Languages of Honduras

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Languages of Honduras
Official Spanish
Indigenous Amerindian languages
Minority Garifuna
Foreign English

There are a number of languages spoken in Honduras though the official language is Spanish.



Several studies have been carried out on the languages spoken in Honduras, including the following:

- Honduran Dictionary (Catracho), in 1899, Alberto de Jesús Membreño, published the first Honduran Dictionary with the title of "Honduranisms Vocabulary of the Provinces of Honduras", nourished with great part of the words and expressions collected in La Botica del pueblo of Doctor Francisco Cruz Castro.

In the twenty-second edition of the Spanish Royal Academy Dictionary, 2001, AHL made a valuable contribution to the Spanish-speaking world: 1,950 Hondurans were incorporated. In the twenty-first edition, in 1992, there were 302. Thus, there are about 2,702, including 400 Honduran gentilices, which makes Honduran Spanish speakers one of the greatest contributors of new lexical elements in that edition of the dictionary.

Dictionary: I know you, mosco

Likewise, "I know you, Mosco - Dictionary of Honduran popular thought" (Juan Carlos I Spanish King of the Spanish Cultural Cooperation in Honduras), by Juan Ramón Saravia, compiled more than 2,700 words.

Dictionary of Languages of Honduras DLH

In 2013, and after 4 years of work coordinated by Dr. Victor Manuel Ramos, the Honduran Academy of the Language AHL presents the "Dictionary of the Languages of Honduras", filled in by the portal dedicated to linguistic diversity of Honduras [ permanent dead link ], with access to the dictionaries of 'Honduranisms' and of the 'Languages of Honduras DLH'.

Languages spoken in Honduras

In Honduras, dozens of languages were spoken before the Spanish conquest. The language most spoken was the Lenca language; after the conquest, the most spoken language became Castilian.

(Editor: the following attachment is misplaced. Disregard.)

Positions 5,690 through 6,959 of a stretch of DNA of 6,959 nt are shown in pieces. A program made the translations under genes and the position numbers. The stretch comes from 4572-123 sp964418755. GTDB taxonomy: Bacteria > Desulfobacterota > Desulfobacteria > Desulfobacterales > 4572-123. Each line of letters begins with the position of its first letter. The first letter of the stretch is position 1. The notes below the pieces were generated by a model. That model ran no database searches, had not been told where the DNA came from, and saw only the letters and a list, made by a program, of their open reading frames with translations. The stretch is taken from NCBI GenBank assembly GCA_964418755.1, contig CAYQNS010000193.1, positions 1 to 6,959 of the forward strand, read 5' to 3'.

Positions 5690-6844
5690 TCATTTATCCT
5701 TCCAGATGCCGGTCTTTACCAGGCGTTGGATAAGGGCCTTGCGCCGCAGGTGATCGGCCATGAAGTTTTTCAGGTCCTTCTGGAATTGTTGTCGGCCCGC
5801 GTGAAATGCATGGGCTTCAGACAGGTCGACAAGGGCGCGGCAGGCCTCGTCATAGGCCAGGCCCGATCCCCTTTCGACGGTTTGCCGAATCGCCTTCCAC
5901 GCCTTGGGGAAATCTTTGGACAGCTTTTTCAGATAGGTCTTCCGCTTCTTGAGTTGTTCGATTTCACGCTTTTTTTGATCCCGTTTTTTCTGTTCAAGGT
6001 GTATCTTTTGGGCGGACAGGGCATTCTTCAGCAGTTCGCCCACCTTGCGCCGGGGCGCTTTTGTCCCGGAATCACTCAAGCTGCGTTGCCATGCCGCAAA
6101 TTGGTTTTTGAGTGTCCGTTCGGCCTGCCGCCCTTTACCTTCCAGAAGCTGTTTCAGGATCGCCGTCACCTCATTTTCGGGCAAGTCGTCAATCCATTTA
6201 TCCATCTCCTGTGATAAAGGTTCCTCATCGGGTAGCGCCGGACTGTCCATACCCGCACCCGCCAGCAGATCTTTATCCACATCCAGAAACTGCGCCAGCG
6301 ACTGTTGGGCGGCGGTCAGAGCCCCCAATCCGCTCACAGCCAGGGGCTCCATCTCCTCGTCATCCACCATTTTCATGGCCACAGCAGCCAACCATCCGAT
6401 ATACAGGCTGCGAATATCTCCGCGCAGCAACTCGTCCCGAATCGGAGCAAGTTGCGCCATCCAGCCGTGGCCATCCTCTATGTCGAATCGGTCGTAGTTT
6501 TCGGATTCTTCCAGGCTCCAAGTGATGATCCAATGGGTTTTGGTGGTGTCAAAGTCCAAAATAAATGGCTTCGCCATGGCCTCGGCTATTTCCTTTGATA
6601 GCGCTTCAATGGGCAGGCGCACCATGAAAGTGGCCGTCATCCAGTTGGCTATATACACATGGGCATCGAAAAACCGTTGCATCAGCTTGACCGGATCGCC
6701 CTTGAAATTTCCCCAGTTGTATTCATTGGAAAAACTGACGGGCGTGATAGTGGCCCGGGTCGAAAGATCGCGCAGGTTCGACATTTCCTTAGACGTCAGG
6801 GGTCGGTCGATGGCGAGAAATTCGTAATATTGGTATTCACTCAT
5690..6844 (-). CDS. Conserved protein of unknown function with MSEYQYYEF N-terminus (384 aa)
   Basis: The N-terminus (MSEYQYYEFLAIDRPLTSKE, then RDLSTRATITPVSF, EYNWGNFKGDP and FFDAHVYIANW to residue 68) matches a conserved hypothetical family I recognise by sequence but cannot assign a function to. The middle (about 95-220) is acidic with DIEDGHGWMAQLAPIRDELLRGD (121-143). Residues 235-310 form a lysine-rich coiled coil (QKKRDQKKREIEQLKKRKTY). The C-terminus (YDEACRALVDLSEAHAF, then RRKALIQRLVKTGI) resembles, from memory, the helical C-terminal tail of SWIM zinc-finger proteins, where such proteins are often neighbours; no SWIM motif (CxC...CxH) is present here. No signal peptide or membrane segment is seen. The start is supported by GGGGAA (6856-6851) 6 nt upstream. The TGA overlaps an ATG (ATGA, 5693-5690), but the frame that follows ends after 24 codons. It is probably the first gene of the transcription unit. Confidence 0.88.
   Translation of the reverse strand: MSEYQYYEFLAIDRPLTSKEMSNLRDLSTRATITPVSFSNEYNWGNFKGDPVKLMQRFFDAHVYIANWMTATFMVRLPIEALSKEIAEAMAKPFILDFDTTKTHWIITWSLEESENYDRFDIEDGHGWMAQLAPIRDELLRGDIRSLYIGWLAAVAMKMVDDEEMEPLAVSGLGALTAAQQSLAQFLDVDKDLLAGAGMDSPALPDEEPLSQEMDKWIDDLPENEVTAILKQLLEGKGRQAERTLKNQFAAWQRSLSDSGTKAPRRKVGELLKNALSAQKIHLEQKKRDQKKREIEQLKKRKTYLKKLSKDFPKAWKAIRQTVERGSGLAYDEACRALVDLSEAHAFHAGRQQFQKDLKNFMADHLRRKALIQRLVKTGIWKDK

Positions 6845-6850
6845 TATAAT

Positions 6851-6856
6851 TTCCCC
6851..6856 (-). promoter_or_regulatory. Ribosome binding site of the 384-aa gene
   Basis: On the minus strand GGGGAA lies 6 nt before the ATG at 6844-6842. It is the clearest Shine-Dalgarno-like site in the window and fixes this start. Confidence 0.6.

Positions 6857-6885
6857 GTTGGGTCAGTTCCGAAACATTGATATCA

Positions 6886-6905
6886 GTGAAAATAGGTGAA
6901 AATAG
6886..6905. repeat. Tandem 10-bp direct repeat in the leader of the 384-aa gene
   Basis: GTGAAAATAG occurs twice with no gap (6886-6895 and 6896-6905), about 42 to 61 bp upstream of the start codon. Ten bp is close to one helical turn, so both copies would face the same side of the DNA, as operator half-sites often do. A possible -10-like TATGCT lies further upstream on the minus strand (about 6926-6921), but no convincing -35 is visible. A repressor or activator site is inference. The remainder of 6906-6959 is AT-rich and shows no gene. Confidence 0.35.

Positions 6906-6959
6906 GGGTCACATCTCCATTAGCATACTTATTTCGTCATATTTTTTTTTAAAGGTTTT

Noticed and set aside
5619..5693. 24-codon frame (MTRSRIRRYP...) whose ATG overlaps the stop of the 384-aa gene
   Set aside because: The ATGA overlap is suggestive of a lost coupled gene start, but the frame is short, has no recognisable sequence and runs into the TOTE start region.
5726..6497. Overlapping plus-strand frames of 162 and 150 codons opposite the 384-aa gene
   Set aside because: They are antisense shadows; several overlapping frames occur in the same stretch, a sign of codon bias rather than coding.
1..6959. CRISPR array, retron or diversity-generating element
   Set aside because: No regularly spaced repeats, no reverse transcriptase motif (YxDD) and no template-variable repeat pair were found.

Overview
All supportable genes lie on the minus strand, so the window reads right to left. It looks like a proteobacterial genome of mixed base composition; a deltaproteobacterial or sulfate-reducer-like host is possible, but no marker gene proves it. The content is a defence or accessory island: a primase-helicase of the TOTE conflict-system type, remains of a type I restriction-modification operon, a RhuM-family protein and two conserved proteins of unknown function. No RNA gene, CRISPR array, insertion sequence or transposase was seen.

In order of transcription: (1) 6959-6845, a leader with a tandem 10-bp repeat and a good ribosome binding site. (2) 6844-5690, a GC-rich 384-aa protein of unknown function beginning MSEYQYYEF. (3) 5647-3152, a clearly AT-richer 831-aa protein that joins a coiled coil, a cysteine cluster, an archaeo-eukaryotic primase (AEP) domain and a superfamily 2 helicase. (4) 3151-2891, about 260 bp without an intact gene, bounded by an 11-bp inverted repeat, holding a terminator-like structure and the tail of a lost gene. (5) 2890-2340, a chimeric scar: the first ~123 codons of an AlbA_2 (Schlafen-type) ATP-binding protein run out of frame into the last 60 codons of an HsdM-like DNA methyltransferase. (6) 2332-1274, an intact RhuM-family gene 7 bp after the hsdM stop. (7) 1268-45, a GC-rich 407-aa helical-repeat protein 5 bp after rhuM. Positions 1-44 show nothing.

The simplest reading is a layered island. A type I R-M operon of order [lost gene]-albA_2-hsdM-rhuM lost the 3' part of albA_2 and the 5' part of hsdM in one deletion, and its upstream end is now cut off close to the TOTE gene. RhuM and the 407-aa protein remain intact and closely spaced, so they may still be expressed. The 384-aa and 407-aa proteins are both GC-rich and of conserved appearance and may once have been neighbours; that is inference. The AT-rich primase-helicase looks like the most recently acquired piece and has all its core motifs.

By far the most widely spoken language in the country, spoken natively by the vast majority of citizens regardless of ethnicity. Honduran Spanish is considered a variety of Central American Spanish.

Honduran Sign Language


The language of the Honduran Lencas is considered an extinct language. Because it is already in danger of extinction, it has a population of 300 to 594 semi-speakers. Its geographical location is between the western departments of Honduras, as they are: Lempira, Intibucá, La Paz, also they are in smaller quantity in the central departments of Santa Barbara, Comayagua Department, Francisco Morazán Department and Valley.

Ch’orti’ language

The Chʼortiʼ people speak a Mayan language in the Ch'olan group. They have lost their language and have adopted the Spanish language.

Garifuna language

They are the result of the mixture of African slaves (that shipwrecked in two ships in 1655 and another one that shipwrecked in 1675) with the Caribbean Indians (Amerindians, who had diverse languages called Caribbean languages), thus originated the black Caribs who dominated the Island of San Vicente until 1797, when they were expelled by the English towards Roatán and Trujillo.

Bay Islands English

The Bay Islands are composed of larger islands called Utila, Roatan and Guanaja and their smaller islands or islets called Morat, Barbareta, Santa Elena and Cayos Cochinos. They are located on the northern coast of Honduras.